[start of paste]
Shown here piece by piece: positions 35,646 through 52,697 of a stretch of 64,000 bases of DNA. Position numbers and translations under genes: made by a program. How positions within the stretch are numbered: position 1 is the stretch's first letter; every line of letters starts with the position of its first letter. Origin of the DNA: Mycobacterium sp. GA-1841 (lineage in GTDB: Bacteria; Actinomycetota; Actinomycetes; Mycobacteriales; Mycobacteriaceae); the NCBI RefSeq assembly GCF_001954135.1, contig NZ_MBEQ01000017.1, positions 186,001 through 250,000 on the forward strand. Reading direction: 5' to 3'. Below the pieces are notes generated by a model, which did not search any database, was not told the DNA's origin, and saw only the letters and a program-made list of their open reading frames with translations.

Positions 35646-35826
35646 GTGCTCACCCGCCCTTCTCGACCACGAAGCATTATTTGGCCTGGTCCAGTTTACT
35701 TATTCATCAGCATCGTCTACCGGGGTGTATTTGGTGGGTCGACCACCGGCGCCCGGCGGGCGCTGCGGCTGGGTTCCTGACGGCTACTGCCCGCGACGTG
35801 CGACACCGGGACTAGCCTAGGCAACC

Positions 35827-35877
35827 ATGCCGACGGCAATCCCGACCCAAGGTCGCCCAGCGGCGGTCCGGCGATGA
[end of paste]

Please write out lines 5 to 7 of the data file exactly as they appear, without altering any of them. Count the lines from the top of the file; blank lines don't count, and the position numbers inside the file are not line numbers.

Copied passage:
35801 CGACACCGGGACTAGCCTAGGCAACC

Positions 35827-35877
35827 ATGCCGACGGCAATCCCGACCCAAGGTCGCCCAGCGGCGGTCCGGCGATGA